In 1977 Harvey Milk became the first openly gay man to be elected to public office in the United States of America, only to be murdered a year later by his fellow but thwarted politician Dan White. Focusing relentlessly on the last eight years of Harvey Milk’s life, Sean Penn gives a genuinely astonishing performance which deserves both its resounding hype and numerous nominations for Best Actor. Carefully treading the line between period camp and ugly stereotype Penn gives an excellent portrayal of the lonely middle aged homosexual, forced to spend the first decades of his life in a tawdry, closeted limbo before he moves to San Fransisco with his young boyfriend, played well here by James Franco. On arrival the newly out and open Milk finds his niche at political organisation and mobilisation, having adopted a new hippy outlook and accompanying appearance.
Following the brutal murder of a local gay man and the police department’s complete indifference these new talents are turned towards gaining his election to the city’s board of supervisors, providing the film’s latter division into his repeated election attempts and the ensuing battle against the pernicious Proposition 6. The proposition proposed banning both homosexuals and, more sinister yet, those who ‘supported’ or ‘enabled’ them from working in California’s public schools. It is in these later stages, where he is forced to revert to the more acceptable and ‘closeted’ appearance he had in New York to acquire electability, that Milk encounters his eventual murderer. Josh Brolin does a superb job of making Dan White an accessible character, if not a sympathetic one, even as his appearance on screen inherently ratchets up the tension as the brutal climax approaches. Other performances of note include the ironic portrayal by the openly gay Denis O’Hare of the bigoted state senator who proposes Proposition 6 and Emile Hirsch as one of the disparate pieces of social driftwood that Milk manages to forge into an effective campaign team, operating from his nominal camera business on Castro Street.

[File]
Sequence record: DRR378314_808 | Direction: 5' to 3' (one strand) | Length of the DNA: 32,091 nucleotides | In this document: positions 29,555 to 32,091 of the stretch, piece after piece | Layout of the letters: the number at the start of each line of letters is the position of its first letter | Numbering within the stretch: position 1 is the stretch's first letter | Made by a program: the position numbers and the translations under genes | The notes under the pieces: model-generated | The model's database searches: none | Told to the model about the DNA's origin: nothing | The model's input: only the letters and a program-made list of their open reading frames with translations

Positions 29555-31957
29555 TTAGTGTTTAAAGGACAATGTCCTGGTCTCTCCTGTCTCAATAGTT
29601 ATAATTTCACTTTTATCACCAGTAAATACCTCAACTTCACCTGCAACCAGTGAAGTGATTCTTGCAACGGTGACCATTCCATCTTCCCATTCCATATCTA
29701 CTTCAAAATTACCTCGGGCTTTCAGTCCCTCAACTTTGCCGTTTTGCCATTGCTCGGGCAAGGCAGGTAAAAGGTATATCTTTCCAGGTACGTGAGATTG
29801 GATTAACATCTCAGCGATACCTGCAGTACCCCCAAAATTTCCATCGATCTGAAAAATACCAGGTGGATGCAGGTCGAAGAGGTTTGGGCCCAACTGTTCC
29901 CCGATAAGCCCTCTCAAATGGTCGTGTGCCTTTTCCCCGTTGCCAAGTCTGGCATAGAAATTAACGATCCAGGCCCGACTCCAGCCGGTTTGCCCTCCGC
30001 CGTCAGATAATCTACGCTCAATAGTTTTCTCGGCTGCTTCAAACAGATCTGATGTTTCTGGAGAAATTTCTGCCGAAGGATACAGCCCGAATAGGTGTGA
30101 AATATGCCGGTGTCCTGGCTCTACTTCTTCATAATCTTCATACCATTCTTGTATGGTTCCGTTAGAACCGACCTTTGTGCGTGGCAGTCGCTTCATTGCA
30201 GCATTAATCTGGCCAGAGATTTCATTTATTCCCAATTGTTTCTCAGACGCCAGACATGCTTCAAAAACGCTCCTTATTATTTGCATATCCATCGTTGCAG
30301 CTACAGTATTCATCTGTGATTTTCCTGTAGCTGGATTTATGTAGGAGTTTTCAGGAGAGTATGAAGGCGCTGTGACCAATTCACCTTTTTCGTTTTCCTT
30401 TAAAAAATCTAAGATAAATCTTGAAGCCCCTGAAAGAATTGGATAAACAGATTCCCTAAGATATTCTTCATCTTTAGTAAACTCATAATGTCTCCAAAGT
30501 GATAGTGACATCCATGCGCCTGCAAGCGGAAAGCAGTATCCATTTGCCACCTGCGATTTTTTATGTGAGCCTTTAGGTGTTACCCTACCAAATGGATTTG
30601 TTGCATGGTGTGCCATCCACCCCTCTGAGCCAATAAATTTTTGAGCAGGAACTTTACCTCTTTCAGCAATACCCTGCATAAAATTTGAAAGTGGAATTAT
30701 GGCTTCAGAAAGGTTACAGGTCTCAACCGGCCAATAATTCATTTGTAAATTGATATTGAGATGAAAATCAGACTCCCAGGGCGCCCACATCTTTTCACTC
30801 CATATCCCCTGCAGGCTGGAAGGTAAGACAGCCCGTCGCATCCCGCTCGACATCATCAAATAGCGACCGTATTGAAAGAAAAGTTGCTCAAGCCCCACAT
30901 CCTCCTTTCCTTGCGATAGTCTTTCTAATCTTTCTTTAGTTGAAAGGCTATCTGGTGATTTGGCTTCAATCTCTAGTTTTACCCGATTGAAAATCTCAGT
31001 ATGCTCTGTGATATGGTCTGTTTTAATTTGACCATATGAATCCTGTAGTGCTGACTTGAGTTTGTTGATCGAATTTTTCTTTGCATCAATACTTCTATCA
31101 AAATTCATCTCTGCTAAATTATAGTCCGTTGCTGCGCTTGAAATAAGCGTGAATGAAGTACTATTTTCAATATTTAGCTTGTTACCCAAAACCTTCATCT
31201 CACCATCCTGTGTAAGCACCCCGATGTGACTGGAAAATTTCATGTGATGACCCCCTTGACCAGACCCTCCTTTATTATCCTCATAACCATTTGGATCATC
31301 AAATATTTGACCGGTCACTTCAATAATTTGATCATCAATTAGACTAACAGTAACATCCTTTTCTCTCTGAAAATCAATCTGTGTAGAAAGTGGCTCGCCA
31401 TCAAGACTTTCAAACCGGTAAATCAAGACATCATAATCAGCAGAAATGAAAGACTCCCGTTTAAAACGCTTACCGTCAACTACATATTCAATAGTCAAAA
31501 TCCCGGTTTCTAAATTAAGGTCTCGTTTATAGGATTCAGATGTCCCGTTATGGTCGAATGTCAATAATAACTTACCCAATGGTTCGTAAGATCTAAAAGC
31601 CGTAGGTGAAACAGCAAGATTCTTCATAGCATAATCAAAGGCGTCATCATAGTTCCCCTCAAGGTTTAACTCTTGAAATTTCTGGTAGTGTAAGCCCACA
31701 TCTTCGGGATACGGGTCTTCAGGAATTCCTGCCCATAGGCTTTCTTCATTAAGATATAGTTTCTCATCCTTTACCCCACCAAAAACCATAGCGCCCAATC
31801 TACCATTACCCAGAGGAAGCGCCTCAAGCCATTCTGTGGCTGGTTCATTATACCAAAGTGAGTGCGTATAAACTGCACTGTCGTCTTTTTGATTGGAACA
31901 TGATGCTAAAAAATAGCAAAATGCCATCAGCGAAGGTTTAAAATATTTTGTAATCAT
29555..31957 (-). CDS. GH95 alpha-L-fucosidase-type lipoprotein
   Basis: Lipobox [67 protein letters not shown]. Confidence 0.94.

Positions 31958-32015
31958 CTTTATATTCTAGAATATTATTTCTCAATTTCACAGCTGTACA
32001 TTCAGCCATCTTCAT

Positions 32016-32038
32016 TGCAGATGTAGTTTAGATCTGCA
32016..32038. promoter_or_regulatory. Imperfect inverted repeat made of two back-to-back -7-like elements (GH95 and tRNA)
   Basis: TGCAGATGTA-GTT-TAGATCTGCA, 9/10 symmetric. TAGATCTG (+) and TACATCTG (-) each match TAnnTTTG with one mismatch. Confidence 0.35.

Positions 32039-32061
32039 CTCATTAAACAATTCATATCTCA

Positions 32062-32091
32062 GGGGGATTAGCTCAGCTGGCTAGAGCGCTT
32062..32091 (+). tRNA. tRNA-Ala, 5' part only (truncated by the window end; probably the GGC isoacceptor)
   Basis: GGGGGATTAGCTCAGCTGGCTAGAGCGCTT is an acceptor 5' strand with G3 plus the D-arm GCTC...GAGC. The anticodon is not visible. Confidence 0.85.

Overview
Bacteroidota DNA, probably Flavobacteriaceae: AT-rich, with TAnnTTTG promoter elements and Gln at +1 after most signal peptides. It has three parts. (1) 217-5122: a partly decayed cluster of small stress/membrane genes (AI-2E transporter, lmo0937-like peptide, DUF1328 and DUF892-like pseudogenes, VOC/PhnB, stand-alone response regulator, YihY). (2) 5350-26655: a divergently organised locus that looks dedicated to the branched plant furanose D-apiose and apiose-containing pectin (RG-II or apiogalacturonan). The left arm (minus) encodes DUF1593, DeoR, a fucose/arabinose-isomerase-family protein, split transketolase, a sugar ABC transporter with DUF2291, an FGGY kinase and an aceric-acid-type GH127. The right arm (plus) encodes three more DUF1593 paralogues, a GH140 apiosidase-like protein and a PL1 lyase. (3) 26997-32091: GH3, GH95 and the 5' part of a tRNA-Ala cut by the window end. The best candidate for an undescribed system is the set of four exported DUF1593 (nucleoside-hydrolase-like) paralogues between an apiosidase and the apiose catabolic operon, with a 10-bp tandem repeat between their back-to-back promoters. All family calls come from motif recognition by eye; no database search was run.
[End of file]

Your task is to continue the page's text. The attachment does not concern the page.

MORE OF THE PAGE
Although the concentration is on gay characters and issues, with a gay man (Gus Van Sant) directing, any assumption that this is a ‘gay’ film with no appeal to a mainstream audience would be completely misplaced. Despite the fortunate timing of the film as a coincidental riposte to the passing of Proposition 8 in California this is not a film concerned with a distinct political agenda, but rather with asserting the fundamental right of people to be themselves. The film deftly avoids any overt political grandstanding, with throwaway references to Milk’s previous membership of the Republican Party and struggles with the Democratic hierarchy. More remarkable is one of the many excellent uses of documentary footage wherein the future President and Patron Saint of the American New Right Ronald Reagan throws his support behind Milk’s coalition. Indeed, the use of documentary footage is superbly done throughout the film and serves as a further reminder of the immediacy of the issues involved in the film, more than thirty years after Milk’s murder.